So the general manager of the Philadelphia Phillies, Ruben Amaro, has gone public to say that he's told first baseman Ryan Howard that the team would be better off without the St. Louis native and he's trying to get rid of him?
What's the point of that?
Does he expect Howard, one of baseball's nice guys, to say he's sorry for signing the ridiculous $125 million contract extension the Phillies offered him and quit?
Howard signed a five-year, $125-million contract before his previous deal was even close to expiration. He's got two guaranteed years left to go at $25 million each and a buyout of $10 million on an option year worth $27 million. Is he to blame for that contract or is it the team?
Never miss a local story.
Some people point the finger of blame at the ruptured Achilles tendon Howard suffered in the 2011 playoffs against the St. Louis Cardinals. Before that he was a .275 hitter who averaged 36 homers and 108 RBIs. Since then, Howard has hit .233 and averaged 16 homers and 65 RBIs a year.
But that can't be denied in the downfall of this deal is the fact that Howard is presently 35 years old. He'll be 37 by the time it's off Philadelphia's books. Did the Phillies not expect a slugger of that age would have a statistical drop off?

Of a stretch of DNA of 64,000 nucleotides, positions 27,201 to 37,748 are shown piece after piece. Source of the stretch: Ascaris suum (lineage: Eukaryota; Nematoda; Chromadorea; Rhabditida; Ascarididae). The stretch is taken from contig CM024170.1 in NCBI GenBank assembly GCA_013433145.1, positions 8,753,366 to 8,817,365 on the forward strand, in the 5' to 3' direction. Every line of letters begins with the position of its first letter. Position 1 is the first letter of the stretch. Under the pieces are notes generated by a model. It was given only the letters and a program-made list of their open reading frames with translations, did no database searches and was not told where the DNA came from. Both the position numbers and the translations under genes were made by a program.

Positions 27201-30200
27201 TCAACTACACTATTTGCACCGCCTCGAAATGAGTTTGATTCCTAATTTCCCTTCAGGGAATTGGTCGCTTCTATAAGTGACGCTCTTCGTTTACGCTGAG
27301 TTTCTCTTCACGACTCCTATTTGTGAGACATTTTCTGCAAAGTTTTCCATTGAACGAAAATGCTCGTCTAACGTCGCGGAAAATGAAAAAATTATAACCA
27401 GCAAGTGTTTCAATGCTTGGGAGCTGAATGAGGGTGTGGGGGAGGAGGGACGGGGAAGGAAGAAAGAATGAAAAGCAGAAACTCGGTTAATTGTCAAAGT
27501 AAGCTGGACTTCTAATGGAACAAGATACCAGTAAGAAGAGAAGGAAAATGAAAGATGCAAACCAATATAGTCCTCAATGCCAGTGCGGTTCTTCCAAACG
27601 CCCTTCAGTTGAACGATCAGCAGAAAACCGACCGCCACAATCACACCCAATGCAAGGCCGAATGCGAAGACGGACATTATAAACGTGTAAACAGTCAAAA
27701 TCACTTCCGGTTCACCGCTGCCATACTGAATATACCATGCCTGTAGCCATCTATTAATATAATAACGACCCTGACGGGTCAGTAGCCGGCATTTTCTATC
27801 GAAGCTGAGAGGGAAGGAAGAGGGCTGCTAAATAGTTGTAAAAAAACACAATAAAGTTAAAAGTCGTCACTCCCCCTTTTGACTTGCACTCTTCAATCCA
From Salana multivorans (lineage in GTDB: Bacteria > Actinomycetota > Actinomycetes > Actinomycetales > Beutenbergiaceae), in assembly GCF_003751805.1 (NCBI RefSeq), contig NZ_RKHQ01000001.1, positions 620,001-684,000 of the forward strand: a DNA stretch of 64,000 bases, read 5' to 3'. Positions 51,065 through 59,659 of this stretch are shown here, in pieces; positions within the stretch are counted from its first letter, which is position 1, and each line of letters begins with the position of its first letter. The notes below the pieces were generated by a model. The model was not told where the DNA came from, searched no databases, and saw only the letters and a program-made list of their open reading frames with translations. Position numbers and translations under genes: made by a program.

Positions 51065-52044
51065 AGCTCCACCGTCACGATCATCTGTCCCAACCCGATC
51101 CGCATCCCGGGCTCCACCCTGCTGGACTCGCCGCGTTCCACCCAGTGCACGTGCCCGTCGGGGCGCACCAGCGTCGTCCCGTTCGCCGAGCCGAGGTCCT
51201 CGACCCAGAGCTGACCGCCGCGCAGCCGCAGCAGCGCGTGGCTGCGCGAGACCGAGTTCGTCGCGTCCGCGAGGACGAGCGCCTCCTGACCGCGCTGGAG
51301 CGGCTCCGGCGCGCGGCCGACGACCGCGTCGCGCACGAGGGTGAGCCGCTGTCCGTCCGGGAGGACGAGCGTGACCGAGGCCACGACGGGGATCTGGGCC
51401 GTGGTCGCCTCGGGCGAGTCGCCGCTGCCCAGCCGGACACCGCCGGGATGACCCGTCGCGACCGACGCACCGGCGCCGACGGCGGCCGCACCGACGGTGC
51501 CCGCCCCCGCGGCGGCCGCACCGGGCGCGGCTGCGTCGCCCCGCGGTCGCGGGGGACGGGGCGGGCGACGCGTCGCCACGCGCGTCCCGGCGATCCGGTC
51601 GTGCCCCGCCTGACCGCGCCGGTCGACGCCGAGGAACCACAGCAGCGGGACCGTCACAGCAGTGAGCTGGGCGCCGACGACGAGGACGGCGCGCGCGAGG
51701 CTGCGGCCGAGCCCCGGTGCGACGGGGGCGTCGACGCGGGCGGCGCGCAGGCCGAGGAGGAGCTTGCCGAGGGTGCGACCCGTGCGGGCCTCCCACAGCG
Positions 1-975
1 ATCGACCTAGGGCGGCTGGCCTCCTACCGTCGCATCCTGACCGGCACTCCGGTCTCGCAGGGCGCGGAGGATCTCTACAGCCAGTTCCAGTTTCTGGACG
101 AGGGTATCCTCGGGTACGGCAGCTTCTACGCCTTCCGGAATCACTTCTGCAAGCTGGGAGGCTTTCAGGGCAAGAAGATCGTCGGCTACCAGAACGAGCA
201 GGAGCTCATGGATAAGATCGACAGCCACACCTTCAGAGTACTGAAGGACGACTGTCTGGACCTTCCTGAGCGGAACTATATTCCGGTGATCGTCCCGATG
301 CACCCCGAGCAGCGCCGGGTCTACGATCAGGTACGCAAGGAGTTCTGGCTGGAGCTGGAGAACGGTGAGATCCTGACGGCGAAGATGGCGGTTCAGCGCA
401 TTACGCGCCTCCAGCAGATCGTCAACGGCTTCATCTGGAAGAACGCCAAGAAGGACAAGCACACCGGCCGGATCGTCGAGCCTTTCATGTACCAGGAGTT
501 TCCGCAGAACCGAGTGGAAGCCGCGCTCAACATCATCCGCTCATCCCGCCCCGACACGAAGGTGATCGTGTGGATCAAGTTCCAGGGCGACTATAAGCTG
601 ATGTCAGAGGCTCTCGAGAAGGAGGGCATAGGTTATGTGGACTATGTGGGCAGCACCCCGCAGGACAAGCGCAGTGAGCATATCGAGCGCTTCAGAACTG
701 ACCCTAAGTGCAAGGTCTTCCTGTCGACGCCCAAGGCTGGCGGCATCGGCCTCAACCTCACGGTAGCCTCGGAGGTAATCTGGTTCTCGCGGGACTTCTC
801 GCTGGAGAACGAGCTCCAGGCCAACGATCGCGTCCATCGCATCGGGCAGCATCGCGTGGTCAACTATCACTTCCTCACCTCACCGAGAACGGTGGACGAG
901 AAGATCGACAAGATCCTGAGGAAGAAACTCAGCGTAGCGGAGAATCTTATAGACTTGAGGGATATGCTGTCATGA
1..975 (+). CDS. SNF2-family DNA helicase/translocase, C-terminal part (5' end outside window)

It's disappointing to see the blame placed upon the player when Howard has worked so hard to come back from a devastating injury. A lot of folks thought he'd never play again because an Achilles injury is so harmful to a hitter's base. But Howard had a respectable 2014. While his average was only .223, he hit 27 homers and drove in 95 in a season where offense was down across the board.
Because offense is so hard to come by lately, the Phillies might have traded Howard to a team desperate for power (if they ate a portion of the remaining contract) had Amaro not shot his mouth off. Despite Amaro's insistence that he wouldn't release Howard, the net result is the player's trade value is now virtually nil.
The public announcement also will damage Howard's reputation among Phillies fans who aren't known as the most forgiving people. This is a guy who won a Most Valuable Player award in Philadelphia. He's had four seasons of 45 of more homers and finished in the top 10 in MVP balloting in four other seasons. He would have been one of the Phillies' most popular alumni if the stage hadn't been set for an entirely graceless exit.
Sure, Howard has made tons of money and lived the life of a famous athlete. I just think it stinks for him to go out like this. He's forced to lie in this bed. But he didn't make it. Amaro did. We're never going to see any sanity in the MLB salary structure if the people who pass out ridiculous contracts are held accountable when they blow up like this.